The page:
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At the Boston Pre-Release Center, operated by the Massachusetts Department of Correction, a Baker-Polito Administration pilot program was launched in March to help inmates nearing release or parole to gain knowledge and skills that will help them to reenter society, and avoid the criminal justice system.

On Tuesday, May 10, Governor Baker, Lt. Governor Polito, and members of the cabinet visited the School of Reentry in Roslindale, to tour the facility and engage with inmates. The program provides twenty-five men preparing to reenter their communities an all-inclusive service model that encompasses education, vocational training, counseling, job preparation and personal development. Beyond academic skills, the program instills in enrollees the motivation to make real, lasting changes in their lives.

According to Ben Thompson, the assistant undersecretary for re-entry who championed the program, most inmates enter prison with a third-grade math level and a sixth-grade reading level, unaware of computer programs such as Excel and PowerPointAll the inmates know “how to surf the internet,” but almost none knew the slideshow presentation computer program PowerPoint or the spreadsheet program Excel, said Alan Spencer, director of workforce development in the office of public safety. (Statehouse News Service)

Students receive six hours of daily instruction with the expectation of additional evening studies in preparation for a High School Equivalency Test (HiSET) and discipline for further post-secondary education. Graduates will receive college credits ranging from 6-9 credit hours toward HiSET testing, remedial coursework and technology training through partnerships with Bunker Hill and Roxbury Community Colleges.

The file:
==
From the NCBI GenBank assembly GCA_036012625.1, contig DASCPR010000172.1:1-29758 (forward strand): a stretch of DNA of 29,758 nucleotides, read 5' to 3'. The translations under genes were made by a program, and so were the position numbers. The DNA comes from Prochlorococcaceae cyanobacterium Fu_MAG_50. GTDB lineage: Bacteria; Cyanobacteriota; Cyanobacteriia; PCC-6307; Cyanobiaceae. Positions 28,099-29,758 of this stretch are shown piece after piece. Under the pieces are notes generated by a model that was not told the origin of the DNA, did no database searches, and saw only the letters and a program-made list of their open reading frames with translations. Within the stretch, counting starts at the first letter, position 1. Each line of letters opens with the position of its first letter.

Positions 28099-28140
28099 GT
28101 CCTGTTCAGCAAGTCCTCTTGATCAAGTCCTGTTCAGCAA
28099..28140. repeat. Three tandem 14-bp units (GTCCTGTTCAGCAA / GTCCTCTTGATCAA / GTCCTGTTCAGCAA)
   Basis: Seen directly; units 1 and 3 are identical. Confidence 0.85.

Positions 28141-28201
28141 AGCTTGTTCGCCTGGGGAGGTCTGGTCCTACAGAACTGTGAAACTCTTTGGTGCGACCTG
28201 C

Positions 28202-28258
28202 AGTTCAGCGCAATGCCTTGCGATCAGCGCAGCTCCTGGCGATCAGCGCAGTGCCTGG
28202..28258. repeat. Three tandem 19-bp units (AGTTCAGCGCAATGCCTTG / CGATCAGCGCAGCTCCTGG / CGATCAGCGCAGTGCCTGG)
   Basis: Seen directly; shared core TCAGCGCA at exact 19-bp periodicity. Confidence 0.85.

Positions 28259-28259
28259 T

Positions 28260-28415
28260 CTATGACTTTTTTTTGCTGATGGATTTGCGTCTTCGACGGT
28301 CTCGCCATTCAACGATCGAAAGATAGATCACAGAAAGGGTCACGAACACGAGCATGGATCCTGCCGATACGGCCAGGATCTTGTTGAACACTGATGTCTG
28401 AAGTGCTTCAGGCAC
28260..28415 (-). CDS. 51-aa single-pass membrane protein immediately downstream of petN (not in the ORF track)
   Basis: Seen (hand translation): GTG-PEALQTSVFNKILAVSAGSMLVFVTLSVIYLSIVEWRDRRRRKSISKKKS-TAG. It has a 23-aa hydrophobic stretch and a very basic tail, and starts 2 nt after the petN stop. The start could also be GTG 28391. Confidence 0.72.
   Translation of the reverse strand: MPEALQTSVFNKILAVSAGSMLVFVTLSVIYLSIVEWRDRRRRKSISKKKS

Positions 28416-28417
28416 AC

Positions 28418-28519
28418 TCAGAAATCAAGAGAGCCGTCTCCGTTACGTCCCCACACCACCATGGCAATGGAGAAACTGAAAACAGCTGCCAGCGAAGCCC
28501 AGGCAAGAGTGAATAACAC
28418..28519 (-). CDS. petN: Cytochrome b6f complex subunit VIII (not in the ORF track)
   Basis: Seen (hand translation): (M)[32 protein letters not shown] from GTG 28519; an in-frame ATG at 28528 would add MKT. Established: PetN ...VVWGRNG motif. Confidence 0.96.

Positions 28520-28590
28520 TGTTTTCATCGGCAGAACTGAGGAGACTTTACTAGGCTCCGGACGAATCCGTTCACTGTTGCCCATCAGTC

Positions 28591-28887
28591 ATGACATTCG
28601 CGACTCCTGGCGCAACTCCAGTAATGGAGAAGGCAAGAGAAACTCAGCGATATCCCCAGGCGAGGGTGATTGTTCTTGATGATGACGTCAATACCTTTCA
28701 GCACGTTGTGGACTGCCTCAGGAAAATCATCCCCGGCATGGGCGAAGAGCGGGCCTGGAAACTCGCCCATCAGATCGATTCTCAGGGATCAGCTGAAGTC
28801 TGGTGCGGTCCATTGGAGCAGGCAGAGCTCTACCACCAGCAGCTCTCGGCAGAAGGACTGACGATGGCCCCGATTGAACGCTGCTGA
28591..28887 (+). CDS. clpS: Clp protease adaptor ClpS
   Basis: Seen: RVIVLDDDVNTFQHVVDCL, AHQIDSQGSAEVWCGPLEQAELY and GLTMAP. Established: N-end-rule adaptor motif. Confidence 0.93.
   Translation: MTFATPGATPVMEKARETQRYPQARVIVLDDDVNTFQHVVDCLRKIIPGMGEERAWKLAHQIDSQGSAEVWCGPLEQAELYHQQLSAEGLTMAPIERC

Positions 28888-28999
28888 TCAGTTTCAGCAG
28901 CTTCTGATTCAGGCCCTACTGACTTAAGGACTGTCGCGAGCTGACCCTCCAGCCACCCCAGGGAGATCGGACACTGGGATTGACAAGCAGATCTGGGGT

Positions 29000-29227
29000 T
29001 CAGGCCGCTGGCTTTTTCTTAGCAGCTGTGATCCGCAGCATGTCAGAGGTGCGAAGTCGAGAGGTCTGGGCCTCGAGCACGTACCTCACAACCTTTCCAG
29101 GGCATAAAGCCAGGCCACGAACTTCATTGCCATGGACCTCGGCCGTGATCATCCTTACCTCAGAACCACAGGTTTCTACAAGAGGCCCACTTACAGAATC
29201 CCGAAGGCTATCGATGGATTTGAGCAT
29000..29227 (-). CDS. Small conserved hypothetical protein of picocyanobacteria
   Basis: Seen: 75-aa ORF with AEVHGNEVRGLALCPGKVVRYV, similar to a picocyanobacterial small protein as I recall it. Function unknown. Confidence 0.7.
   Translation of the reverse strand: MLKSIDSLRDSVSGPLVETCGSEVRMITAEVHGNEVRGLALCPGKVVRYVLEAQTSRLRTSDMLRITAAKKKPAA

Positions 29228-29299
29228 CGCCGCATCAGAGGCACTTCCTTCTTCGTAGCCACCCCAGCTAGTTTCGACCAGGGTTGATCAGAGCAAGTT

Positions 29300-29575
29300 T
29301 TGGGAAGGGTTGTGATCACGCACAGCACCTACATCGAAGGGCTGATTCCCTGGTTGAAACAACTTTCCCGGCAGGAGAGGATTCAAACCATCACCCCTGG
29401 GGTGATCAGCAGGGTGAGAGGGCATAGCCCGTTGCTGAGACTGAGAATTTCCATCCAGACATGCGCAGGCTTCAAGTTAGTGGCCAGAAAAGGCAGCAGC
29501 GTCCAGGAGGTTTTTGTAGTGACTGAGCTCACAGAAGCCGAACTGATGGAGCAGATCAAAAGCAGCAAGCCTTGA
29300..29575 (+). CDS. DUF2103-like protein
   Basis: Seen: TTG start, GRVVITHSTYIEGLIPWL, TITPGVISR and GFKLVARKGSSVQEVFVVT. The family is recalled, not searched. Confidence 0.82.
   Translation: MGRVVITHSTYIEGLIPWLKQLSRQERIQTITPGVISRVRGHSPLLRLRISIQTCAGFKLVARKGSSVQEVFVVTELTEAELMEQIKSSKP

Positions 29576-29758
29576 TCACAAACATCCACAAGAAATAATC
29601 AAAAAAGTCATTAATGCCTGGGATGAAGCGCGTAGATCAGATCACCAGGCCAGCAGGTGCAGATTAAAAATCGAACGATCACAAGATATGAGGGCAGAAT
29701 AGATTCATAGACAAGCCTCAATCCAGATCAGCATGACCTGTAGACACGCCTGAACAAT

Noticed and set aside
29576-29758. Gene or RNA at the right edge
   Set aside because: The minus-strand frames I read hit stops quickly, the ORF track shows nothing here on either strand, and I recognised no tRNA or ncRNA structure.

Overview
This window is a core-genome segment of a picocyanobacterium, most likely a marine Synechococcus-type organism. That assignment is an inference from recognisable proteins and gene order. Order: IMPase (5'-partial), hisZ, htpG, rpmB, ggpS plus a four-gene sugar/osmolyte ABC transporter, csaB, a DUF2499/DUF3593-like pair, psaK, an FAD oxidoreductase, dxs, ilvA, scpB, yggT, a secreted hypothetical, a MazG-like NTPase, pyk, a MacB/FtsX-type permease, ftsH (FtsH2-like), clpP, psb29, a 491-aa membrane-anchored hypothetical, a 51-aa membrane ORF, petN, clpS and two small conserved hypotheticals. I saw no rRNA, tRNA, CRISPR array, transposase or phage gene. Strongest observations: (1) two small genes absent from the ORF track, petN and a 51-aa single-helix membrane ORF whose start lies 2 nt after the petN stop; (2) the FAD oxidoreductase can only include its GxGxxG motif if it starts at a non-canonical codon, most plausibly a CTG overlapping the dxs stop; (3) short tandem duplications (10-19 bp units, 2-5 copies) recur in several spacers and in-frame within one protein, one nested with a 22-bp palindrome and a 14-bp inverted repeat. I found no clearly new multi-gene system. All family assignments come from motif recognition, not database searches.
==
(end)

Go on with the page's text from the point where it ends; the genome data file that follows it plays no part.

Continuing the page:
“The students selected for the inaugural class of this school have demonstrated a commitment to leaving their pasts behind,” said Lt. Governor Polito. “We are likewise committed to the opportunities they have for success by providing effective programming like this to help them accomplish their goals.”

As the Springfield Republican reported, the visit was emotional for many, including a first-time offender from Brockton:

The inmate said he has two children — 3 and 8 years old — and he doesn’t want to come back to prison.

“For me, this is the perfect opportunity to show them that even though I was a failure in life, I can do something for them,” the man said.

Gov. Charlie Baker looked back at the man. “Nobody ever succeeds at anything who doesn’t fail,” Baker said. “If you take a test and you fail it, and you take it again and you fail it, and you take it again and you pass, you passed the test.”

Baker motioned to himself and to a crowd that included Lt. Gov. Karyn Polito, three cabinet secretaries, a sheriff, teachers, journalists and a priest. “All of us screwed something up at some point many times along the way,” Baker said. “It just happens. I hope you realize that life is a movie, not a photo, and those frames are ultimately up to you.”

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